Metabolic Syndrome in Patients With Coeliac Disease on a Gluten-free Diet

R. Tortora; P. Capone; G. De Stefano; N. Imperatore; N. Gerbino; S. Donetto; V. Monaco; N. Caporaso; A. Rispo

Disclosures

Aliment Pharmacol Ther. 2015;41(4):352-359. 

In This Article

Abstract and Introduction

Abstract

Background Several studies have shown that weight changes are common in patients with coeliac disease after starting a gluten-free diet (GFD), but data on the prevalence of metabolic syndrome in this population are still scarce.

Aims To assess the prevalence of metabolic syndrome in patients with CD at diagnosis and 1 year after starting GFD.

Methods We enrolled all consecutive patients with newly diagnosed coeliac disease (CD) who were referred to our third-level CD Unit. For all patients we collected: waist circumference, BMI, blood pressure, lipid profile (HDL cholesterol, triglycerides) and levels of blood glucose. Diagnosis of metabolic syndrome was made according to the International Diabetes Federation (IDF) criteria for European countries. The prevalence of metabolic syndrome was re-assessed after 12 months of GFD.

Results Ninety-eight patients with CD were assessed, two patients with CD (2%) fulfilled the diagnostic criteria for metabolic syndrome at diagnosis and 29 patients (29.5%) after 12 months of GFD (P < 0.01; OR: 20). With regard to metabolic syndrome sub-categories 1 year after GFD compared to baseline respectively: 72 vs. 48 patients exceeded waist circumference cut-off (P < 0.01; OR: 2.8); 18 vs. 4 patients had high blood pressure (P < 0.01; OR: 5.2); 25 vs. 7 patients exceeded glycemic threshold (P = 0.01; OR: 4.4); 34 vs. 32 patients with CD had reduced levels of HDL cholesterol (P = 0.7); and 16 vs. 7 patients had high levels of triglycerides (P = 0.05).

Conclusions Patients with coeliac disease show a high risk of metabolic syndrome 1 year after starting a gluten-free diet. We suggest that an in-depth nutritional assessment is undertaken for all patients with coeliac disease.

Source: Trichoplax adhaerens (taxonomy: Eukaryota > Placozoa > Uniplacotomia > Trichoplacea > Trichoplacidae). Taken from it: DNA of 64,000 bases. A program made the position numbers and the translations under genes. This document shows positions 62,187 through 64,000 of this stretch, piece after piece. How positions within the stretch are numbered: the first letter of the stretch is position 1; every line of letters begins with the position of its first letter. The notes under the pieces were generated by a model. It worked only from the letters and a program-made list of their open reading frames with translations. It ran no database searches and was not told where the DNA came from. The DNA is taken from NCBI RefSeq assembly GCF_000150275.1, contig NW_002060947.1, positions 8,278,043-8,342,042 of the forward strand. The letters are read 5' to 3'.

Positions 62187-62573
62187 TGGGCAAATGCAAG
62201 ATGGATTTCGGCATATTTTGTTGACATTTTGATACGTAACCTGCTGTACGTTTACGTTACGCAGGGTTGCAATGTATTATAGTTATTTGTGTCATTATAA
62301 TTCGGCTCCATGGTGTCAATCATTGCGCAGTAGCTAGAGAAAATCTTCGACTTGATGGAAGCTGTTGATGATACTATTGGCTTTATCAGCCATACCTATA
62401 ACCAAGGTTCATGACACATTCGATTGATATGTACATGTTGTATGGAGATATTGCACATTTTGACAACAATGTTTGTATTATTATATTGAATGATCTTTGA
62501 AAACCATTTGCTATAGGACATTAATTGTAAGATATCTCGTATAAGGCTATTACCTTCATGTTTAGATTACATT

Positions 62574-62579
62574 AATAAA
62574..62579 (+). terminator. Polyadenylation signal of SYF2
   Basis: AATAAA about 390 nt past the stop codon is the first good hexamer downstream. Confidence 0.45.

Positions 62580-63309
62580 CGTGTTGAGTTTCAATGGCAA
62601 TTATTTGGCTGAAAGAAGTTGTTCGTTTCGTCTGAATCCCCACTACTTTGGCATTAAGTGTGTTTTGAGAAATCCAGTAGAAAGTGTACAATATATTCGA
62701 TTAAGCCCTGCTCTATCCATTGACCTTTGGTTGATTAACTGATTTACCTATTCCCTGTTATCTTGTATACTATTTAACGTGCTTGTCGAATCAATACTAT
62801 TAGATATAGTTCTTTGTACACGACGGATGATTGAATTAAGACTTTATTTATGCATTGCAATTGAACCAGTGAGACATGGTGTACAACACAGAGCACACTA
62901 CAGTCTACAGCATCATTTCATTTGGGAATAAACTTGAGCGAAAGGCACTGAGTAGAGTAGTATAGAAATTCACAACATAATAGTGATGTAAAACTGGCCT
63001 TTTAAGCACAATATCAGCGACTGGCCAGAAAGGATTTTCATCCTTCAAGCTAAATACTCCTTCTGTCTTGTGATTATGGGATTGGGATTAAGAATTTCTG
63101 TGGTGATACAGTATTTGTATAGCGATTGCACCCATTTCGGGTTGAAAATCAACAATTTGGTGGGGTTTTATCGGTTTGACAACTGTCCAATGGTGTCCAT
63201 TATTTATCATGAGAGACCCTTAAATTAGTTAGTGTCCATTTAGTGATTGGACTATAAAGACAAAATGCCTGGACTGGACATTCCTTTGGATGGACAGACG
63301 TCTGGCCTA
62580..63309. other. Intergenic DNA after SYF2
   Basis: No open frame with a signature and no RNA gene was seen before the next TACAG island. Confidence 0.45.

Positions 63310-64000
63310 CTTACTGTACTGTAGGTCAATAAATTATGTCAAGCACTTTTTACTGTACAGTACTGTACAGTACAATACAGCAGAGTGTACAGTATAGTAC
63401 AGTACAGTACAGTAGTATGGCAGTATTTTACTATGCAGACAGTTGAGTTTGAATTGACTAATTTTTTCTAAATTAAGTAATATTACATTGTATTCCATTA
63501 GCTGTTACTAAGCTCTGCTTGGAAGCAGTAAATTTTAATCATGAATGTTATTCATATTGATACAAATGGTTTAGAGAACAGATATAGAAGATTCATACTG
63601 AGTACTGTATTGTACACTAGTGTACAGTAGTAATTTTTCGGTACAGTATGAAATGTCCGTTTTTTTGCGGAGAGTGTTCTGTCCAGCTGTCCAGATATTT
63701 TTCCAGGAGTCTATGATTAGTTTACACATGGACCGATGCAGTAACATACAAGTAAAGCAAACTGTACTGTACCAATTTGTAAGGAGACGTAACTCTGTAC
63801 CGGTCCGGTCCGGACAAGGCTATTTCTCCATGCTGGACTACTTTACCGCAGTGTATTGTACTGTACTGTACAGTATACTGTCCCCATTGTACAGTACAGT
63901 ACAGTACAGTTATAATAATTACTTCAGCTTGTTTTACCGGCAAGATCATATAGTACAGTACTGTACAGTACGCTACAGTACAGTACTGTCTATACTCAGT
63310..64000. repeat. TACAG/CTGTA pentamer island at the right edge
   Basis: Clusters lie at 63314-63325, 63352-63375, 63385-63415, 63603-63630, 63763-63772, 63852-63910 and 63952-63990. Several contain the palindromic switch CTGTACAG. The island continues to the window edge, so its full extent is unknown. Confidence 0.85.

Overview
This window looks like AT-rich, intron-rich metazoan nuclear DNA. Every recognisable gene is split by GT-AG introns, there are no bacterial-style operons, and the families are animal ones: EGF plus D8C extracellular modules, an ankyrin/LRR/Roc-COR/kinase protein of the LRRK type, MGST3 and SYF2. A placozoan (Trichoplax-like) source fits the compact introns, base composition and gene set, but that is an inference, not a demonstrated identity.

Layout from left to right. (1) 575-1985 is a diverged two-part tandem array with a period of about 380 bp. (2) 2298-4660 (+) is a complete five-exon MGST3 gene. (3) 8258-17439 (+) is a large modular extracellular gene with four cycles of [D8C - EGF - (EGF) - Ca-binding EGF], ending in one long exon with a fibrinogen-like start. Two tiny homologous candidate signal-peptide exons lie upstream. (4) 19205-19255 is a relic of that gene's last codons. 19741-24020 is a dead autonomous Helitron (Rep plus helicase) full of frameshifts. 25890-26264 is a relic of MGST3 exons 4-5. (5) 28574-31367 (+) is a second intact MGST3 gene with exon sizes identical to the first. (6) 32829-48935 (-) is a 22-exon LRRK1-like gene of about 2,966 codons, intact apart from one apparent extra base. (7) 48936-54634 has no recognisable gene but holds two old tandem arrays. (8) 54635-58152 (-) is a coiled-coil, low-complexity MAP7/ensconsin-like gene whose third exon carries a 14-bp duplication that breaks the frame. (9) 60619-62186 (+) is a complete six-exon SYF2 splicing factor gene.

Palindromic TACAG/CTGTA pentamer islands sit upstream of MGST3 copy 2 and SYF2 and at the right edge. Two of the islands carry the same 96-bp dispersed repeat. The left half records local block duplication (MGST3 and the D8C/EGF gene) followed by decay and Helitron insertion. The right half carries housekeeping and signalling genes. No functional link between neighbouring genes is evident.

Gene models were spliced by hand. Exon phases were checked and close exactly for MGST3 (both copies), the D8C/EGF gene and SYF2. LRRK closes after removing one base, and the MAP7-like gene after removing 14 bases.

Introduction

Coeliac disease (CD) is a chronic autoimmune disorder characterised by the involvement of the small bowel and triggered by the ingestion of gluten-containing foods in genetically pre-disposed individuals.[1,2] The prevalence of CD worldwide ranges between one in 100 individuals and one in 300 individuals in the general population.[3,4] In recent years, the clinical presentation of CD has changed with typical symptoms such as diarrhoea and weight loss having become less frequent especially in adult patients,[1,5] who are more frequently overweight or obese than underweight at diagnosis.[6] In accordance with the most recent guidelines, a diagnosis of CD is made when CD specific autoantibodies – anti-tissue transglutaminase (a-tTG) and anti-endomysial antibodies (EMA) – are detected, in the presence of positive duodenal histology.[7–9] At present, the only treatment for CD is a strict gluten-free diet (GFD).

Several studies have shown that weight changes are common in patients with CD after the adoption of GFD. However, although some evidence concerning changes in Body Mass Index (BMI) is reported in the scientific literature,[10–12] data on the prevalence of metabolic syndrome (MS) and hepatic steatosis (HS) in patients with CD on free diet and on GFD are still scarce.

MS is defined as a cluster of metabolically related risk factors for cardiovascular disease and type 2 diabetes (abdominal obesity, high blood pressure, dyslipidaemia and impaired glucose regulation).[13] The prevalence of MS is estimated to be approximately 20–25% among the world's adult population,[14] although epidemiological data mainly depend on the diagnostic criteria used for its diagnosis.[15,16]

In 1998, the World Health Organization (WHO)[17] proposed the first set of criteria for diagnosis of MS, which included the demonstration of insulin resistance as an essential element. Subsequently, in 2001, the National Cholesterol Education Programme's Adult Treatment Panel III (ATP III) formulated a new definition of MS,[18] without any mandatory criteria for diagnosis. Finally, with the aim of creating a more useful diagnostic tool for clinical practice, the International Diabetes Federation (IDF) modified the ATP III criteria, making central obesity (defined on the basis of ethnicity-sensitive waist circumference measurements) a prerequisite risk factor for the diagnosis of MS.[19] Hepatic steatosis and nonalcoholic fatty liver disease (NAFLD) are considered to be one of the possible hepatic expressions of MS.[20]

On the basis of these considerations, we planned a study to assess the prevalence of MS in patients suffering from CD both at the time of diagnosis and after 1 year of GFD. A secondary aim of the study was to assess the prevalence of HS in patients with CD at diagnosis and 1 year after starting GFD.

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